The Ulster Farmers’ Union says the confirmation by the Prime Minister, Theresa May, that by March she will trigger the two year process for the UK to leave the EU has to act as a catalyst for a real debate on the future of agricultural support outside the CAP.
UFU president, Barclay Bell, said the time since the referendum in June had been frustrating, due to the lack of engagement up to this point by the ministers at Westminster responsible for shaping a new support model.
He added: “However, following this announcement there can now be no justification for delay.
“We know when the CAP will end, and we need to have something ready to take its place. The sooner the debate begins in earnest the greater the chances are of this being an opportunity to create a new support model that will deliver a thriving future for farmers, the countryside and the rural economy,” said Mr Bell.
The UFU president said the wider priorities for the UFU and other UK farming organisations were trade and support. He said success with both was needed, with an added dimension in Northern Ireland of the maintenance of traditional trade with the Republic of Ireland.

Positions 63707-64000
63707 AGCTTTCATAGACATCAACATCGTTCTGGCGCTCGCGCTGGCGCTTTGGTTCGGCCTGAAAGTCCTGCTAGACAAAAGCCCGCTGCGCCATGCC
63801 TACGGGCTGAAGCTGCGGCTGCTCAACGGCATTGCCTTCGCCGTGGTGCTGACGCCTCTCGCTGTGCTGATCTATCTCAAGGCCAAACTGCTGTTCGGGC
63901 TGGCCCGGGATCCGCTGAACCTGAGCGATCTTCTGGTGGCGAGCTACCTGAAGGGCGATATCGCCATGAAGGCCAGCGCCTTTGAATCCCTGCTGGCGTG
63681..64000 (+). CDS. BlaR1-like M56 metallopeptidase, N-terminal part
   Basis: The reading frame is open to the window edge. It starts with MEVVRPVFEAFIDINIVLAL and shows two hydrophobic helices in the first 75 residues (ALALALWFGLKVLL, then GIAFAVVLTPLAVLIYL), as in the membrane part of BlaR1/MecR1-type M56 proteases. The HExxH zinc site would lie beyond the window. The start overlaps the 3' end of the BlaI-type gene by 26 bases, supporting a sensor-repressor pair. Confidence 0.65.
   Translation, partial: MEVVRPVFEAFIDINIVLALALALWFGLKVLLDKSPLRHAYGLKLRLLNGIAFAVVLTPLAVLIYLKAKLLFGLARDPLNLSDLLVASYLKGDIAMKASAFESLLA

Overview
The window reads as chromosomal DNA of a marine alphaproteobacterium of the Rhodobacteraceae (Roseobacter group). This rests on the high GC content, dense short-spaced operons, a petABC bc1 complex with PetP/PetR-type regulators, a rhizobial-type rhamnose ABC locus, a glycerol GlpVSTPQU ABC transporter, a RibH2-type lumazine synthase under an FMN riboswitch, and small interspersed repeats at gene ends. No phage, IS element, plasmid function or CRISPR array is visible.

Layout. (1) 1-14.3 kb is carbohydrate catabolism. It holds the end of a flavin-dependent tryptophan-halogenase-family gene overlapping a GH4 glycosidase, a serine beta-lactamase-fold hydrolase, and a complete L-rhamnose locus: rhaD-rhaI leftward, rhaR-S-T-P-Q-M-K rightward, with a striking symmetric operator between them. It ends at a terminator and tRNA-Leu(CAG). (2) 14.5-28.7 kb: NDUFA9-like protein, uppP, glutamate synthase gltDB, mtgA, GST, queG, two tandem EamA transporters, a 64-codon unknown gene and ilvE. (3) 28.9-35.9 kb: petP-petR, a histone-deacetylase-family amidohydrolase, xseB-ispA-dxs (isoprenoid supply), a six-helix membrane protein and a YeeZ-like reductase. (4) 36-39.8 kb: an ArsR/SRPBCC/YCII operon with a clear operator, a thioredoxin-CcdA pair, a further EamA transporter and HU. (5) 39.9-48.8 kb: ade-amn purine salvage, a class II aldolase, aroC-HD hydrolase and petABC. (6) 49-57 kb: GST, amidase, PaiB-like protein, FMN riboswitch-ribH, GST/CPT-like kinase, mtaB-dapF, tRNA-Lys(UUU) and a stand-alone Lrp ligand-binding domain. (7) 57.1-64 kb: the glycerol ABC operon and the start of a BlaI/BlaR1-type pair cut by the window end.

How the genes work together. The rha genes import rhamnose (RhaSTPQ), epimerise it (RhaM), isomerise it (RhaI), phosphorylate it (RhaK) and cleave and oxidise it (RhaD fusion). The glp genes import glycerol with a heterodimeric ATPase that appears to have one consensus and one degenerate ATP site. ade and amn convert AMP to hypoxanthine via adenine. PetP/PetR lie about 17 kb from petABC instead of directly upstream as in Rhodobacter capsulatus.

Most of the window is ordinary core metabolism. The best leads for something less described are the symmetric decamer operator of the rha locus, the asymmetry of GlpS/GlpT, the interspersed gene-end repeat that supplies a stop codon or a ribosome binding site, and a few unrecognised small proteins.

“We recognise that all groups have priorities – and we have already seen some environmental bodies trying to dictate the shape of these discussions. What is needed is for the minister responsible – Andrea Leadsom at DEFRA – to manage the debate between devolved ministers and all those with an interest in a successful countryside and to set clear priorities,” said Mr Bell.
Mr Bell said it was important to remember that those campaigning for Brexit in June, including Mrs Leadsom, promised farmers a successful future outside the CAP, with less red tape. “According to polls farmers bought into those arguments, and now want to see delivery. The Treasury must acknowledge that agriculture is supported in every developed country. We need a different, less bureaucratic funding model, but support must match the CAP. We also need to be able to trade freely,” he said.
The UFU says it is important there is a recognition at Westminster that the future is not about saving money. “The UK has always been a net contributor to the CAP so it can afford to support agriculture and rural communities. Brexit can bring a new future for the countryside, built around a productive farming industry that delivers for the environment and the rural economy. We now have to focus our efforts to get that up and running, if we are to have a seamless transition from the CAP,” said Mr Bell.